Be sure of your facts – I learned a painful lesson about this early in my career. I gave my administrative assistant a letter to type for a customer. When I got it back, the letter was full of obvious errors. I immediately held her accountable for the sloppy work and called her into a small conference room to let her know of my disappointment. When I told her about the errors, she said, “Well if you had taken the time to notice the initials on the bottom of the letter, you would have seen that I farmed that work out to Alice because I was busy with other things. I did not type that letter.” Gulp. I tried to cover with, “I am glad, because your work is usually higher quality than that,” but the irrevocable damage had been done. If you are going to accuse someone of sloppy work, make sure it was done by that person.

Be timely – If there is an issue with performance versus stated expectations, bring the matter up immediately. If you wait for a couple days before trying to bring up the issue, it just tends to cloud and confuse the person who did not meet expectations. If a boss says, “You did not answer the phone in the proper way last week,” how is the employee supposed to even remember the incident?

Be Kind – Always apply the Golden Rule liberally. If you had a lapse in performance, justified or not, how would you want to get the information? Keep in mind that some people are more defensive than others, so if you like your feedback “straight from the shoulder,” tone it down when dealing with a particularly sensitive individual.

Be Consistent – If you are a stickler for certain behaviors, make sure you apply the discipline consistently. Coming down hard on Mike for being late for work can seem unfair if you habitually let Mary waltz in 45 minutes after the start of the shift. Always avoid the appearance of playing favorites. Recognize that, as a human being, you do have differences in your attitudes toward people, but when holding people accountable, you must apply the same standards across the board.

Be Discrete – Embarrassing a person in public will create a black mark that will live for a long time. If there is an issue of performance, share the matter with the individual privately and in a way that upholds the dignity of the person. This issue also refers to the Golden Rule.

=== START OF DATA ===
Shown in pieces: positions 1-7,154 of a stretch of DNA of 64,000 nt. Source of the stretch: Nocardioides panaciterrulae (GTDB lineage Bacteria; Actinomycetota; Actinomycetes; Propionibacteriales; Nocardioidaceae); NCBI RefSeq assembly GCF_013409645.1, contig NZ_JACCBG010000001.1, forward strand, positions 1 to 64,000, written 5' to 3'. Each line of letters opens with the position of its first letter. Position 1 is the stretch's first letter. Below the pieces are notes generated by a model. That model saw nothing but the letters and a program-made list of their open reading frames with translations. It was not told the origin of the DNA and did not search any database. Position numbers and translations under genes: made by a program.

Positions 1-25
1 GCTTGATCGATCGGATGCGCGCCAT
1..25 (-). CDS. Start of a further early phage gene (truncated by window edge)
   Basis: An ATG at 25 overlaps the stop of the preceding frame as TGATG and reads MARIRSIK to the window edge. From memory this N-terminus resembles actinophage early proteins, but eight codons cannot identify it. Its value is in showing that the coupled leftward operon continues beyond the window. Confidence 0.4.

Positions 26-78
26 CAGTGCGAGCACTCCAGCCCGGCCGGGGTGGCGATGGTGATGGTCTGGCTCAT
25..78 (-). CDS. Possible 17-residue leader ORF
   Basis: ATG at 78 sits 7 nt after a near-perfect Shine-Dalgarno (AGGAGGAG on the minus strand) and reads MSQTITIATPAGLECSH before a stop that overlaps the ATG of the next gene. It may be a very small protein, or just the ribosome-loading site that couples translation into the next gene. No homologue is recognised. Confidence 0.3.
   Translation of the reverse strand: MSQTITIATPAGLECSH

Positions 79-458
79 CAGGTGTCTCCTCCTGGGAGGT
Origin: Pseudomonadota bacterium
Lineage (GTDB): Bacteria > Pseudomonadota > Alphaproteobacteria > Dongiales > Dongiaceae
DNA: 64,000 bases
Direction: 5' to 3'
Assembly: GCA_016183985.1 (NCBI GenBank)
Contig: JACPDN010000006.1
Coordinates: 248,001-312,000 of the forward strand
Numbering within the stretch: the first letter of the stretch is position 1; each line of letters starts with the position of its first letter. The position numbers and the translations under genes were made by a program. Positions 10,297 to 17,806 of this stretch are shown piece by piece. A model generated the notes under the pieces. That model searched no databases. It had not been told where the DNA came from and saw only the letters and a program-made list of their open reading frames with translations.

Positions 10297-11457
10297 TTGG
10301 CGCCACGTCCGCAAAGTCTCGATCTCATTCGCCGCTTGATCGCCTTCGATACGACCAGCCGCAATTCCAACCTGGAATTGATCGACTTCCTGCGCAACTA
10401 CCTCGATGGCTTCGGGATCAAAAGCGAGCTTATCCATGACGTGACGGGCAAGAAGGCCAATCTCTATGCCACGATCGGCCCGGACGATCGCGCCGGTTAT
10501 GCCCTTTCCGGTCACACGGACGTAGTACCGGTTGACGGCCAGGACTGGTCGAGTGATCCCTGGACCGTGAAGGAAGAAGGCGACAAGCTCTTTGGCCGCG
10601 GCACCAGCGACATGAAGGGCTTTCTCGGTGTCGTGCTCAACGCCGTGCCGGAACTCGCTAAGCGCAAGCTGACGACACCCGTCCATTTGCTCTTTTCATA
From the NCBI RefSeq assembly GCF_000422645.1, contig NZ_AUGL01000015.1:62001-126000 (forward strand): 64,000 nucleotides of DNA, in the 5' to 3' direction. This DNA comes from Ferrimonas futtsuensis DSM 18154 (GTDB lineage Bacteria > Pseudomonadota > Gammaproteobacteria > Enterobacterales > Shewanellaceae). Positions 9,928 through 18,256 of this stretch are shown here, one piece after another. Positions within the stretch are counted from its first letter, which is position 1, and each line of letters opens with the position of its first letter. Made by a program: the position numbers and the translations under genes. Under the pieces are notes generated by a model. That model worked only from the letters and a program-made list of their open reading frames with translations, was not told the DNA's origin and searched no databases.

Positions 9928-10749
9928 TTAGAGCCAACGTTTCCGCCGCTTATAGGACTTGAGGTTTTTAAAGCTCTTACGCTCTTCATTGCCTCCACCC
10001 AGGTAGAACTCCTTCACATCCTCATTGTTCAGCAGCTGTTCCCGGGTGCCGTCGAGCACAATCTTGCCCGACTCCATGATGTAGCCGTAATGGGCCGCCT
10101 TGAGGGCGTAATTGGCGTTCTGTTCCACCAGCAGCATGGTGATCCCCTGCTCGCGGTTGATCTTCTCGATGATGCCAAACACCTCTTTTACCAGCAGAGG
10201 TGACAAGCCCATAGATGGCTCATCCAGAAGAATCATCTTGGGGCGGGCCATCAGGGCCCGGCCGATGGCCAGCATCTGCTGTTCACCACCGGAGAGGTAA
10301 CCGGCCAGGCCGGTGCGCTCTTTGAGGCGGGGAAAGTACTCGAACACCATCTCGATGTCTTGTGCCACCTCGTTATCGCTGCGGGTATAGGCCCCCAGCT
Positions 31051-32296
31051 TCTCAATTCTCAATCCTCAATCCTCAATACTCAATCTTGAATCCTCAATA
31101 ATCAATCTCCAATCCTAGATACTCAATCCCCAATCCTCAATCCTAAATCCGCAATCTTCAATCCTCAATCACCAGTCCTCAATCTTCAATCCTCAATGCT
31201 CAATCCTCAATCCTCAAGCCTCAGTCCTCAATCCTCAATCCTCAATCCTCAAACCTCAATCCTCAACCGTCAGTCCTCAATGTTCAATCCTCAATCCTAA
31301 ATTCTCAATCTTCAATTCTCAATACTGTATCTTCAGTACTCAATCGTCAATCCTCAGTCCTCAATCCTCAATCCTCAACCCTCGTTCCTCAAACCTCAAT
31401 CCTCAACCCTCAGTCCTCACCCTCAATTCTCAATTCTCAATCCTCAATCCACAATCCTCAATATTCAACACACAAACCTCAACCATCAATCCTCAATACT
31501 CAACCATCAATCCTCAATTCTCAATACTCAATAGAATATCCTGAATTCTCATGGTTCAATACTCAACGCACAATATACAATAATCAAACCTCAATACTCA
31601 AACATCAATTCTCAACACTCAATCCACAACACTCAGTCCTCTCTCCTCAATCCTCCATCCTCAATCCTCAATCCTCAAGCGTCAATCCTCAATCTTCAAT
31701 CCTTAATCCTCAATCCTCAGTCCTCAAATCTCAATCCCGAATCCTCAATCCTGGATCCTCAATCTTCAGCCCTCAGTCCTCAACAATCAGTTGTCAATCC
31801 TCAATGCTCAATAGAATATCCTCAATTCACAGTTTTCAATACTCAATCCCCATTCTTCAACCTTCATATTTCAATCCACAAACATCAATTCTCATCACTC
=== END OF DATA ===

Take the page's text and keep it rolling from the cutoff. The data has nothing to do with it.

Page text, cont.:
Be Gracious – Forgiving a person who has failed to deliver on expectations is sometimes a way to set up better performance in the future. Get help for individuals who need training or behavior modification. A leader needs to be mindful of his or her personal contribution to the problem through past actions, like not dealing with a problem when it is small. If the current infraction is a habitual problem or one born out of laziness, greed, or revenge, then stronger measures are needed. People cannot be allowed to continually fail to meet expectations. The corrective measures will be based on the severity and longevity of the problem. One caveat: gracious behavior cannot be faked, so be sure you are calm and have dealt with your own emotions before speaking to the employee.

Be Balanced – This is an incredibly important concept. There is nothing written on a stone tablet that says all forms of accountability must be negative. In fact, I love it when someone holds me accountable for all the wonderful things I have done along the way. If we view accountability as both a positive and a corrective concept, then we can remove much of the stigma associated with the word. When I hear a top manager say, “We need to hold our people accountable,” I assure you that it means negative feedback in most cases. This is an easy thing to change by simply modifying our pattern of feedback.

Holding people accountable is a great concept if it is used in a consistent, kind, and thoughtful way. Try changing the notion of accountability in your work area to incorporate the 8 “Be-Attitudes” above, and you will have a significant improvement in your culture.